New regulations and changing asset allocations are raising the bar for Swiss pension fund boards, questioning how effective current investment governance approaches are on taking complex and long-term decisions in uncertain times.

Topics relating to investment governance are covered by regulations, internal guidelines or reports, or are followed automatically when working with external providers – for example, investment controllers helping pension funds integrate certain rules, said Françoise Bruderer Thom, chief executive officer of Pensionskasse Post.

“The big elephant in the room on governance is not the definition of governance, but compliance with its rules,” she added.

Pension funds have started to implement ESG reporting standards laid out by industry association ASIP. The shift from public to private markets has led to a boost in the allocation of alternative asset classes over the years.

It is challenging for pension fund boards to keep up with the complexity of new asset classes and regulations, said Patrick Uelfeti, deputy head of asset management at Publica, and member of the pensions advocacy committee of CFA Society Switzerland.

Like decisions on sustainable investing, allocations to private equity, infrastructure, and private debt have a long-term horizon and long-term impact on pension funds, usually longer than the tenure of the board, which is four to eight years on average, he said.

“[Moreover] the structure of alternative asset classes is different. They are difficult to understand and there are governance issues linked to them,” he added.

Swiss multi-employer pension fund Nest Sammelstiftung, for example, won’t expand its private markets allocation until it clears issues on transparency, governance and costs.

Uelfeti recently co-authored a position paper published by CFA Society Switzerland with recommendations to fine-tune the investment governance of Swiss pension funds.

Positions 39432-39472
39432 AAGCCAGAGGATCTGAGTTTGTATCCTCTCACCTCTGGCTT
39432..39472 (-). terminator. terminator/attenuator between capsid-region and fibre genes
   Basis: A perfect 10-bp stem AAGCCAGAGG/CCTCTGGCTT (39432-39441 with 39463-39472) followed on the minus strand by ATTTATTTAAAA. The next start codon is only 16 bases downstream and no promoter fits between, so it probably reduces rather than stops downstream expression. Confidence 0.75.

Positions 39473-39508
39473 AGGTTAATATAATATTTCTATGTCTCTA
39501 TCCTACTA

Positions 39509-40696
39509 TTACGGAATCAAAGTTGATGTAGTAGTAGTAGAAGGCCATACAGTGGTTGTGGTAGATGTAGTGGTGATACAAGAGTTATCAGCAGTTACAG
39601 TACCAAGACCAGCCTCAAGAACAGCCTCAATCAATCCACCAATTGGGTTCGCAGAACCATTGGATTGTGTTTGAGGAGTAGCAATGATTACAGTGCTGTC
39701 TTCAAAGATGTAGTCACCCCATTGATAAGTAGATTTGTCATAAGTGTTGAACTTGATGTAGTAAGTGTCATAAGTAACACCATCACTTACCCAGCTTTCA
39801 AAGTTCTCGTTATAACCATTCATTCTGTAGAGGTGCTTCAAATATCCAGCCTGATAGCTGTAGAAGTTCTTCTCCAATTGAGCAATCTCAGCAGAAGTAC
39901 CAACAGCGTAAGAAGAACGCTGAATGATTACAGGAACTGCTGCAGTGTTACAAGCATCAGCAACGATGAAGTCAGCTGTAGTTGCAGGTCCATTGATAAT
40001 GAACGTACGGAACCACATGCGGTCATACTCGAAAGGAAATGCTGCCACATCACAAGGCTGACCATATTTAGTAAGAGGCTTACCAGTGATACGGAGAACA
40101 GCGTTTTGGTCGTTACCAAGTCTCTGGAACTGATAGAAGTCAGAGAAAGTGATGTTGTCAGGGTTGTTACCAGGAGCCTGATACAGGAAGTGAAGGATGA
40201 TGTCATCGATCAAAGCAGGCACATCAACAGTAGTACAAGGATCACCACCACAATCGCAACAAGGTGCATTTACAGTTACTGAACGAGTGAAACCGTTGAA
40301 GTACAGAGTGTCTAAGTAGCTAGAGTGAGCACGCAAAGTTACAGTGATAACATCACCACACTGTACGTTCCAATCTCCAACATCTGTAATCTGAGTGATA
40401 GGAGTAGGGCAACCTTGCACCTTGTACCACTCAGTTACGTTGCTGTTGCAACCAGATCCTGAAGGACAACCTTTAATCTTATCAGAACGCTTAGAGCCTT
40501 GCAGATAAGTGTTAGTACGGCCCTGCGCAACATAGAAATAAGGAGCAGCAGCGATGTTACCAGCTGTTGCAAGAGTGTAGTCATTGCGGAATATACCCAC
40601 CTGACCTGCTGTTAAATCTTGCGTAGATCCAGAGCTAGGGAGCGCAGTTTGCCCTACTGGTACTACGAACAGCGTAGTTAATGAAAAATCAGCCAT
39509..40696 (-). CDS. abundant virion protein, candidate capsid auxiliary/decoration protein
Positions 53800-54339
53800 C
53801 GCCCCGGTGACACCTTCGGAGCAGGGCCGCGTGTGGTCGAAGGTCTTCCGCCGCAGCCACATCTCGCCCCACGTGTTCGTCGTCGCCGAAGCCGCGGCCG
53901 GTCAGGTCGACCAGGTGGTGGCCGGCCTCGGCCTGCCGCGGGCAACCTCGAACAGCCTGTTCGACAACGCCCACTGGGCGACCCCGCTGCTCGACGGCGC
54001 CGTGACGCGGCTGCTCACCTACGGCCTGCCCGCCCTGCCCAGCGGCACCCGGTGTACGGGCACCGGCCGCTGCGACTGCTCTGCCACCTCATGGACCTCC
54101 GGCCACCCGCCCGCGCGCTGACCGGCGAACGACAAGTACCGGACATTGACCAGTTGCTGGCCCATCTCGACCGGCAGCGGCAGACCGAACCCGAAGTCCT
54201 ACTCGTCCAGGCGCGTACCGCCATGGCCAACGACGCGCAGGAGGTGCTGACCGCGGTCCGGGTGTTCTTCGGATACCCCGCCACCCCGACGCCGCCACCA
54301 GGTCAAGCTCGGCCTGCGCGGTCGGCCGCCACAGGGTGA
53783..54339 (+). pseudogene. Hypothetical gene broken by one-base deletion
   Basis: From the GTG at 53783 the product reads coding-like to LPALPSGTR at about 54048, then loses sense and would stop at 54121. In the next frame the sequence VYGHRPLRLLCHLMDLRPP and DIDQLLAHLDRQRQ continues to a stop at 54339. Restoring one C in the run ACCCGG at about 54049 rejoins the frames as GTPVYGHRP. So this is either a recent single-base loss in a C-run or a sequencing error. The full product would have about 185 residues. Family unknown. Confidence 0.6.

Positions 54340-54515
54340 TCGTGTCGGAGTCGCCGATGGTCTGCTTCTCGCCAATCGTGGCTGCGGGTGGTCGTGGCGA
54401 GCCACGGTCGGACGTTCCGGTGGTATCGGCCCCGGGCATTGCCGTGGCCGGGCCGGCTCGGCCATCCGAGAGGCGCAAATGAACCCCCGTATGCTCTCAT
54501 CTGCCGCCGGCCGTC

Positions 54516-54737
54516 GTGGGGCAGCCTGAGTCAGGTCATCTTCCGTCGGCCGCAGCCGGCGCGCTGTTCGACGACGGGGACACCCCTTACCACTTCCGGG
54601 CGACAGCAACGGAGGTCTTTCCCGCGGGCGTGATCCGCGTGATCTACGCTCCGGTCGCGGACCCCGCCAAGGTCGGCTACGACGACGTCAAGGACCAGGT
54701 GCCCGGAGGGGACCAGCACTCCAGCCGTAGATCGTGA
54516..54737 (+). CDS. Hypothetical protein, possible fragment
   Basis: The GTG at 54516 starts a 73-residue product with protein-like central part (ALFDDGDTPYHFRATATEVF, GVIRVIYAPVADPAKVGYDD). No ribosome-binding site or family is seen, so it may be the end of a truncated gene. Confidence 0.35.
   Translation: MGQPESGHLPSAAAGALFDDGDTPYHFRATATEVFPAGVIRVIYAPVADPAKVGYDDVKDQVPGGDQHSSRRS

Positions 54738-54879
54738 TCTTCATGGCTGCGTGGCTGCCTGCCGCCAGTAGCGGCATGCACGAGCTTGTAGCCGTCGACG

“The paper is meant as a best-practice guidance for the board members of pension funds. The responsibility to come up with their own bespoke solutions relating to investment governance lies with the pension funds, and there isn’t a one-size-fits-all,” said Mirjana Wojtal, CEO of CFA Society Switzerland.

CFA has sent the paper to pension schemes and has so far received feedback on resources, particularly on separating tasks between parties to avoid conflicts of interest.

Without the necessary resources, pension funds, mainly smaller ones, have to rely on effective internal control mechanisms to mitigate conflicts of interest, Wojtal added.

The paper also recommends pension funds holding several asset managers as backups for more complex or important mandates in the event that managers fail to meet certain standards.

“It takes time to find a new manager. Meanwhile, the assets have to be managed. It would be helpful to have a pool of reserve asset managers so that pension funds can switch fast,” said Edouard Stucki, member of the pensions advocacy committee of CFA Society Switzerland, and co-author of the position paper.

The latest digital edition of IPE’s magazine is now available